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Poluo

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Reply with quote  #1 
Here is a link to a performance by Uday Bhawalkar: 


My questions are, when does each part end and begin (aalaap, vilambit, vilambit end, and drut)?

Here are the definitions of the four terms from a book called Nuances of Hindustani Classical Music.
  • "Aalaap--This is a short introductory portion of the performance where words are not used and only various notes in the chosen raag are vocalised as 'aa' defining the note pitches, moving in a sequence typical of that raag. Here the taal or rhythm is yet to begin."

  • "Vilambit--The second part begins with slow vocalising of the words of the chosen raag composition set to a slow rhythm. This session is quite long and can be enjoyable if acquainted with the nuances."

  • "Vilambit End--Towards the end of vilambit laya, the rhythm increases with a discernible step and some urgency is palpable. New musical ornaments are used and the raag is further elaborated."

  • "Drut--This is the concluding part of the presentation and the composition changes and the rhythm is fast. The final part climaxes at a point which takes the listeners to an exciting finish."

I have listened to the performance, and here are my guesses:

Aalaap (00:00 - 6:12); Vilambit (6:12-39:20); Vilambit end (39:20-43:19); and Drut (43:19-end). I am a beginner to Hindustani music, so I don't know if these are correct. Could you check these timestamps? I would be deeply grateful for your help.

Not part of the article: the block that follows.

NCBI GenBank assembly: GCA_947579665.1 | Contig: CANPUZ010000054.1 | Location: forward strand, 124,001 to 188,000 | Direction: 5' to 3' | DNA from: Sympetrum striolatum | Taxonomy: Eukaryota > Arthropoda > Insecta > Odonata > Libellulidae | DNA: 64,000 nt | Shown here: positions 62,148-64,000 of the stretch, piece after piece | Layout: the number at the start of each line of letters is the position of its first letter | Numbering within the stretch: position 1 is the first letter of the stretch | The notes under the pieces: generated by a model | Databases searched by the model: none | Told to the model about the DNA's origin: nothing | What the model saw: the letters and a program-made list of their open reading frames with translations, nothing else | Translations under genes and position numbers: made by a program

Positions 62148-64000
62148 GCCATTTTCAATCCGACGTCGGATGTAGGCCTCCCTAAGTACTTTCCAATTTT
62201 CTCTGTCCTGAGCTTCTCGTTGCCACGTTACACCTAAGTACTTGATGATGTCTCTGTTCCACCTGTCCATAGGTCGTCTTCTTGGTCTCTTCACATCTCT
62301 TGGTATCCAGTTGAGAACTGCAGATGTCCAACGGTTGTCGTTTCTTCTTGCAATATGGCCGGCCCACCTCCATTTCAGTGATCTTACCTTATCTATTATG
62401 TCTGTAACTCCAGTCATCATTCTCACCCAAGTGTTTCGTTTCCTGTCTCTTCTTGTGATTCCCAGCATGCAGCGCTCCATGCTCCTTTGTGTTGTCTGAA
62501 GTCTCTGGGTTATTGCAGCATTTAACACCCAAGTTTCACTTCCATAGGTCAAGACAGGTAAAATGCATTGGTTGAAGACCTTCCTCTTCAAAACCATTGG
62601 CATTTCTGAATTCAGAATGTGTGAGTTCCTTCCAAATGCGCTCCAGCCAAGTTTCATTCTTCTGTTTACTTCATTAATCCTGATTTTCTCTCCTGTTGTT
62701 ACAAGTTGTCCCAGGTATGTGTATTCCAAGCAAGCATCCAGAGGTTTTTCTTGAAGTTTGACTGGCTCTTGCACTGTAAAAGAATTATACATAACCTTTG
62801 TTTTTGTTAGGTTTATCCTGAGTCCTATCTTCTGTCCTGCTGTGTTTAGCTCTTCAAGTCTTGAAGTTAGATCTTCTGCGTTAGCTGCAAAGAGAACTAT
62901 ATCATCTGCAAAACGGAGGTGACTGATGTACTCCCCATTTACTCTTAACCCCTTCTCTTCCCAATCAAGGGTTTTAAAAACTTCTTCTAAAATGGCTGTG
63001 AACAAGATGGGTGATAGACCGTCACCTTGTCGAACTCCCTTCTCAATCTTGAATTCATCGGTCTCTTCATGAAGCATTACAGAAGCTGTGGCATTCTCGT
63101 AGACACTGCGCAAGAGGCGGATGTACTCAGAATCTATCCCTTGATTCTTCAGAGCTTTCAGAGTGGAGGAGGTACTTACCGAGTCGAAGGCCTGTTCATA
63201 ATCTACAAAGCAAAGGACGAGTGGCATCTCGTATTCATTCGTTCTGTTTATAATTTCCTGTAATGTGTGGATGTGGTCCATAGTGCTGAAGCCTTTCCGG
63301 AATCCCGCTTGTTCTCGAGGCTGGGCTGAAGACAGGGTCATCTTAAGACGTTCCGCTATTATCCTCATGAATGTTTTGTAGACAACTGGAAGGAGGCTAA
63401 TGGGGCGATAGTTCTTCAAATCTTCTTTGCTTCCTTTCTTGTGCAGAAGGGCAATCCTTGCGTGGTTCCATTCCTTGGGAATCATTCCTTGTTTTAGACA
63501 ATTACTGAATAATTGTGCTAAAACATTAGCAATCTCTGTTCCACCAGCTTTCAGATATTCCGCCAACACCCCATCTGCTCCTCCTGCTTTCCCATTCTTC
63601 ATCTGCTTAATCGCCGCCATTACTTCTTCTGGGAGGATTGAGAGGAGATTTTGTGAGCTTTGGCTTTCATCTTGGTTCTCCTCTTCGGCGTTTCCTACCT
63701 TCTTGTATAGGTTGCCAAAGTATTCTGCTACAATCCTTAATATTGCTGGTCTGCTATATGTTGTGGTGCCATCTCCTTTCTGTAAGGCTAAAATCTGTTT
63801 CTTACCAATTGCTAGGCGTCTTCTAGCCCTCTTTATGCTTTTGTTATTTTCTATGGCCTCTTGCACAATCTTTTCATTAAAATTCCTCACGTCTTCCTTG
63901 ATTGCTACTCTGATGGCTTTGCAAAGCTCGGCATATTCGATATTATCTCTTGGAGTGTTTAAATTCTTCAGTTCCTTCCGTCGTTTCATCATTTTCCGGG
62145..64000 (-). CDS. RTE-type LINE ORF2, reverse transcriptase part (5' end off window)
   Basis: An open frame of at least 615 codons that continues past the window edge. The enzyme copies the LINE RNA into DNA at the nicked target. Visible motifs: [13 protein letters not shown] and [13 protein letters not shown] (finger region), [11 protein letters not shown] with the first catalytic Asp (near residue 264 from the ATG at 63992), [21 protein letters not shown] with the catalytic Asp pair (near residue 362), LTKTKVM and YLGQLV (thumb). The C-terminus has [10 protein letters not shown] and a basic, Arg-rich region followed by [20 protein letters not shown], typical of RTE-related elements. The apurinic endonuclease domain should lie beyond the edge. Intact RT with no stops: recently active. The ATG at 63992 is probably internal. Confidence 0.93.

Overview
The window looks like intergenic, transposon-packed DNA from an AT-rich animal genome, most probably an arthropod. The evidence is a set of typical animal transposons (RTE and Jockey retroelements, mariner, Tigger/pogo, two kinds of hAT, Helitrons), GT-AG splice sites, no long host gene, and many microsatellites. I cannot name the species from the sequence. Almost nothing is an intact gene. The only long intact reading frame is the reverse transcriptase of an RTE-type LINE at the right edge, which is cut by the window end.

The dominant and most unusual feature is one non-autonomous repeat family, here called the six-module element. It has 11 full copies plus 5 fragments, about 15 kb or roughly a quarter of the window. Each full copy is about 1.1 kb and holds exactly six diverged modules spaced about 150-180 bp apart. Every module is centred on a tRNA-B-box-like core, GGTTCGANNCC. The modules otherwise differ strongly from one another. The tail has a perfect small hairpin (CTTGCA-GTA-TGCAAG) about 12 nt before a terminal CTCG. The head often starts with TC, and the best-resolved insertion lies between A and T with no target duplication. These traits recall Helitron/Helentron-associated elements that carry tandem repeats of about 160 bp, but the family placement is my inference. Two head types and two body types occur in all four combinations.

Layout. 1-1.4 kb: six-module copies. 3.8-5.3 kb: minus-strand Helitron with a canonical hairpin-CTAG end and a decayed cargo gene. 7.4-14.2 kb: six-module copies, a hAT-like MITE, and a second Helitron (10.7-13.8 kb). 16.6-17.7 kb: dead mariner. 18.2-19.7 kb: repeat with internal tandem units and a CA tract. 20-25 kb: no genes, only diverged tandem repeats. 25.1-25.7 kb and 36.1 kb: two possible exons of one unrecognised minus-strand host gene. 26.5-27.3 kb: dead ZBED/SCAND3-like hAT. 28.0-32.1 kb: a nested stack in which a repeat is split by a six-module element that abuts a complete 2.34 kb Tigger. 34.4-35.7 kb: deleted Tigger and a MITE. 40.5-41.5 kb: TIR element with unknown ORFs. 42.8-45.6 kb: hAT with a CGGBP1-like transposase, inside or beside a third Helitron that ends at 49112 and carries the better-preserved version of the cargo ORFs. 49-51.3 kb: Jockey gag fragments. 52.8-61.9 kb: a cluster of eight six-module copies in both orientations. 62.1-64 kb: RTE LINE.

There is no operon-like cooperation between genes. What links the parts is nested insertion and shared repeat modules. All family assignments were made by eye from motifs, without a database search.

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geezerjazz

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Reply with quote  #2 
This is dhrupad, which is a little different in style and construction. In dhrupad vocal performances, the end of the alap is usually indicated when the singer sings "Ta Na, Tum Na".

From the web:

"One of Dhrupad's distinct characteristics is its long elaborate alaap which can last up to an hour. It is generally broken up into 3 sections; alap (unmetered), the jor (with steady rhythm) and the jhala (accelerating strumming). Here specific syllables are used rather than Aakar (Aa) or sargams (SRGMPDNS)."

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Tomek Regulski

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Reply with quote  #3 
To expand on the above, the terminology that you are reading about (alap, vilambit, etc.) is descriptive of a khayal performance. You might look to singers like Kishori Amonkar to find this kind of framework in practice. 

This video is dhrupad, which follows a different structure. The alap actually makes up the largest part of it, with three sections:
alap: gradual exploration of the raag structure without any regular rhythmic pulse
jor: starts at 12:45, and introduces a regular rhythmic pulse
jhalla: starts at 43:20, and introduces a faster rhythmic pulse, as well as the use of gamak, and optional introduction of the pakhawaj accompanient, as they do here.

After all this, there will be one or several compositions, typically in chautal and dhammar. This begins at 1:05:00 in the above video.

I hope this helps! 

-Tomek

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